Animal Health Bill

Part of the debate – in the House of Lords at 7:30 pm on 7th October 2002.

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Photo of The Bishop of Hereford The Bishop of Hereford Bishop 7:30 pm, 7th October 2002

I do not want to return to the diagnostic test although I am sure that important steps could be taken in that direction. I entirely accept what the noble Lord, Lord Carter, says about animals being kept indoors—they may have been exposed previously and the disease may be present but not detected.

I do not believe that the Minister understood the force of what I was trying to say: perhaps I am the only Member of the Committee who feels this way. There is a disagreement between us about whether a pre-emptive cull and a pre-emptive vaccination are equally valid policies; I do not believe that they are. I hope that we are moving towards a policy of normally using pre-emptive vaccination, with pre-emptive culling being used in exceptional circumstances. The phraseology should cover that. The cavalier use of the word "immaterial" conveys entirely the wrong impression, which will be greatly resented in the farming community.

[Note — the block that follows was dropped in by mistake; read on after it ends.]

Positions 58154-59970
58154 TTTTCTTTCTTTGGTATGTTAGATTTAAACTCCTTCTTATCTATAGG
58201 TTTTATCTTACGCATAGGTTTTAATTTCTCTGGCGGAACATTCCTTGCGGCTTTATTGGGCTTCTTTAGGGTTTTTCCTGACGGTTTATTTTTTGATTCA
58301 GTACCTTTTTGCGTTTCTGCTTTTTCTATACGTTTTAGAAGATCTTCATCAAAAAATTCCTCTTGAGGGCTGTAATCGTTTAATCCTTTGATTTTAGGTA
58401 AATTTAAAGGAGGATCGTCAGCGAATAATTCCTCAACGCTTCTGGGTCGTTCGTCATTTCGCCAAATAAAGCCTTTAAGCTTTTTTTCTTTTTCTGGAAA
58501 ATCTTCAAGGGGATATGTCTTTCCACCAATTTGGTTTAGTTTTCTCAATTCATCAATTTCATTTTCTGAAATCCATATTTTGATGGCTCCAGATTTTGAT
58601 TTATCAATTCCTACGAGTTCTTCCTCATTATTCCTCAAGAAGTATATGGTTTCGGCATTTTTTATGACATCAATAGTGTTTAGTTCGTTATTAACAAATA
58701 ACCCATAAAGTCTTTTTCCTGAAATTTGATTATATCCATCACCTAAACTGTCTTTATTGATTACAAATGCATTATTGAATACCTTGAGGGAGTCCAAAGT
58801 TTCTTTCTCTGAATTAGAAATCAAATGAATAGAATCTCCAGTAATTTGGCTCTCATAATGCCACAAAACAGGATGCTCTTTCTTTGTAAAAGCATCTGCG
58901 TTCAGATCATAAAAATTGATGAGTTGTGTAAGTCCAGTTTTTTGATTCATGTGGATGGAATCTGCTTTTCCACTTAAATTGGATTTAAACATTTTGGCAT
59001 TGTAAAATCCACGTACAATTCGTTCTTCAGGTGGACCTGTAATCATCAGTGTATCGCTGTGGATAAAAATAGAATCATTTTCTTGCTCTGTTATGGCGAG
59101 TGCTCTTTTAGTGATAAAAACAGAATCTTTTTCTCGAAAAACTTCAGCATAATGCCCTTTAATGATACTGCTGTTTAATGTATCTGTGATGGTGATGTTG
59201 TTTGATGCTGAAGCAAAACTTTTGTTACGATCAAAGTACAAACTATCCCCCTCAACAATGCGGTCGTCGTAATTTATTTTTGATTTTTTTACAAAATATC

We must find a way to express the fact that there may yet be exceptional circumstances in which it is still necessary to cull animals in such categories but not in relation to paragraph (d), because if vaccination works, we will certainly not cull animals that are covered by that provision. It is the tone of voice that desperately needs to be altered. I hope that the Minister will say that he understands that and will do something to change the provision's phrasing. There may be occasional—exceptional—circumstances in which pre-emptive culling is necessary of uninfected and unsuspected animals. However, we need to say that in a way that reassures people, rather than make people feel as if they are being hit over the head with a blunderbuss of a policy that can be applied absolutely indiscriminately anywhere and to any animal.